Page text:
I have a 1992 Toyota Corolla it has been leaking water so I bought a new water pump. I took the old water pump off and was going to put the new one on myself the next day someone else did it without my permission I then had to replace the alternator which had been fine until the water pump was put on so today I replaced that it seemed fine until I drove it a lot of water came out while I was driving then the check engine light came on now my car wont start. Any ideas of what might have happened?
WAY too many variables to guess at but why did you assume the water pump was the source of the leak? Did you actually see it leaking? That could be it but there's a lot of other more likely things to look at first like corroded core plugs, loose hose clamps, and things like that.
Why did you have to replace the generator? They can fail at any time but just removing and reinstalling it won't hurt it. Could some wires have been left off? There might be a really big fuse for it that blew if the output terminal got bumped against the engine and the battery wasn't disconnected first.
October, 8, 2012 AT 3:21 AM
I checked the hoses and loose clamps, The water seemed to only be coming from the water pump itself. I changed the altenator not the generator lol. The car had to be driven home from the friends house to mine, by the time we got home you could smell and electrical smell coming from the alternator the next day the car had to be jumped and it was running pretty much on battery so today I put the new alternator in the old one was toast had it test to make sure that is was toast before I bought the new one.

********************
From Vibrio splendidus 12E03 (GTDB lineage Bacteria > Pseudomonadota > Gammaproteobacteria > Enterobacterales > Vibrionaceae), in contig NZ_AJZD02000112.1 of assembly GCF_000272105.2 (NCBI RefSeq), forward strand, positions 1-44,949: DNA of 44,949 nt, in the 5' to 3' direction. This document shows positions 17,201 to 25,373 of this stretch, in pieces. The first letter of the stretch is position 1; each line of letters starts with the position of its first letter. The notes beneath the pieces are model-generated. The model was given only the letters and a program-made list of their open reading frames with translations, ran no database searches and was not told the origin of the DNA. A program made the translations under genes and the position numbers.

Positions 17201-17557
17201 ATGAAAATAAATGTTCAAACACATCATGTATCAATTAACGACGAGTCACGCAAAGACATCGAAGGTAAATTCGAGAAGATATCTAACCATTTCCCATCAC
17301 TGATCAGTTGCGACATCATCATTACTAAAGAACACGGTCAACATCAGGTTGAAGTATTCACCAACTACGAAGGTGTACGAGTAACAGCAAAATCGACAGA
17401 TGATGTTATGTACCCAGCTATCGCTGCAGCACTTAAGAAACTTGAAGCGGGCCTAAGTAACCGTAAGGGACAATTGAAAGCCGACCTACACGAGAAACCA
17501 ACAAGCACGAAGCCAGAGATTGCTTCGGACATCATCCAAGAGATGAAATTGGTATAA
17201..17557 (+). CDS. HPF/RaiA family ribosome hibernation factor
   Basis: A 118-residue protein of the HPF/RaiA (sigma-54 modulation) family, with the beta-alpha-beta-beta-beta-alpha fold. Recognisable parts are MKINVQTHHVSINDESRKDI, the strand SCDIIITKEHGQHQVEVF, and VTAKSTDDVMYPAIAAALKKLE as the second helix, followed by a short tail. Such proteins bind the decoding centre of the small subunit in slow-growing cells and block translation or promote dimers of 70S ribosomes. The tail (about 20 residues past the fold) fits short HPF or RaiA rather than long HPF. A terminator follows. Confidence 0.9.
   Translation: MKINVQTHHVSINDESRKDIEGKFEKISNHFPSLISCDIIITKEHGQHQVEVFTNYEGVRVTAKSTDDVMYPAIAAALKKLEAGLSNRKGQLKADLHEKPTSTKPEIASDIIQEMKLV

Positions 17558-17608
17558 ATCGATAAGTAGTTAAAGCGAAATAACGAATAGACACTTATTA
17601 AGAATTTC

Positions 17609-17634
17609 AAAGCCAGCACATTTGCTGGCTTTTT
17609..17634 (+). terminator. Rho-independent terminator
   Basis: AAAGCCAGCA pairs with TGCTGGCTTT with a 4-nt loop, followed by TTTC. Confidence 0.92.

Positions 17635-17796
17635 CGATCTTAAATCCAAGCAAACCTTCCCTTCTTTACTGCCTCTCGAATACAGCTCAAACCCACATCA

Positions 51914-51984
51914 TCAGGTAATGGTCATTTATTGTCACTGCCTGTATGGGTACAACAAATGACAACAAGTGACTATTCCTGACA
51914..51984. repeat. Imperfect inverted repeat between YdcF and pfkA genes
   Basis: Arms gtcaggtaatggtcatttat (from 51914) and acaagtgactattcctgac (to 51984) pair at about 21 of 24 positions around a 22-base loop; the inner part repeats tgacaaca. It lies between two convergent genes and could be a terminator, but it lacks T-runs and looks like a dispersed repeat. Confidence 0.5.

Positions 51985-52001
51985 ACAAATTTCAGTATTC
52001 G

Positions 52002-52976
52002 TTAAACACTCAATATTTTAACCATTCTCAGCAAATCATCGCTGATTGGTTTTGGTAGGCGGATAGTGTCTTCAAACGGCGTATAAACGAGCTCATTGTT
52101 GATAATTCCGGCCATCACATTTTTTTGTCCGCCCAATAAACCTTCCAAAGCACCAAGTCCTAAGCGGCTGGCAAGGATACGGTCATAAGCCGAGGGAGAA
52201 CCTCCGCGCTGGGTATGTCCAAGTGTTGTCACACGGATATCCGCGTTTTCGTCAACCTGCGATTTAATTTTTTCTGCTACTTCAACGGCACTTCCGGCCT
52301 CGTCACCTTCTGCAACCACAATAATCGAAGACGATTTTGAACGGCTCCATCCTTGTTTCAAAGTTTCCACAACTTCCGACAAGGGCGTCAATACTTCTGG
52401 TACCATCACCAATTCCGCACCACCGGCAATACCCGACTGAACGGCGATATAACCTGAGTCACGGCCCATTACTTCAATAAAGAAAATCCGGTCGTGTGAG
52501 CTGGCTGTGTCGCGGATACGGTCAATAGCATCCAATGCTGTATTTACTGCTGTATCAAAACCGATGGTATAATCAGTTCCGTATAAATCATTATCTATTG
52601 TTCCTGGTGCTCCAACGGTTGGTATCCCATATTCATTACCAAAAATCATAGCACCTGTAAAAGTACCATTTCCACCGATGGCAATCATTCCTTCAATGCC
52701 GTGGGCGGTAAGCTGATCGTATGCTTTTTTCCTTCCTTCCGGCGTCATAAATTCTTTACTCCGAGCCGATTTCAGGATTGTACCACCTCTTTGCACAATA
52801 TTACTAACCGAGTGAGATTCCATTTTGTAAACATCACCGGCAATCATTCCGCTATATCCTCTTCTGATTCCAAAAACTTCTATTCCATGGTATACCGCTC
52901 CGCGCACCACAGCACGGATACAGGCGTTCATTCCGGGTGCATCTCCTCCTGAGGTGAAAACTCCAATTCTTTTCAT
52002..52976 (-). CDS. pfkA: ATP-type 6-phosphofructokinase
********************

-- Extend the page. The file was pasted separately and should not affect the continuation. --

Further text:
October, 8, 2012 AT 3:47 AM
Nice catch, but as a former instructor I found it extremely important to use correct terminology to avoid confusion. Along those lines, you actually have an "AC generator". The "alternator" was introduced by Chrysler in 1960 and they copyrighted the term. Everyone will know what you mean when you say "alternator" but the industry has been standardizing terminology and they chose the more confusing AC generator.
That aside, there's no better proof than seeing a leak. As for the altern, ... Ah, ... AC generator, without being there to see how things went down, there really isn't much you can do to damage it. When you can smell it, that's a sign it had a shorted diode. That will reduce the output to exactly one third of its rated current which usually isn't enough to meet the needs of the entire electrical system.
As for the no-start condition, don't disconnect the battery because since the Check Engine light turned on there will be at least one diagnostic fault code stored in the Engine Computer. That code will be the place to start.
October, 8, 2012 AT 4:27 AM
I didn't know that about the AC generator? Thanks that's good to know. I will start there after work tomorrow. Thank you for your time have a good nite.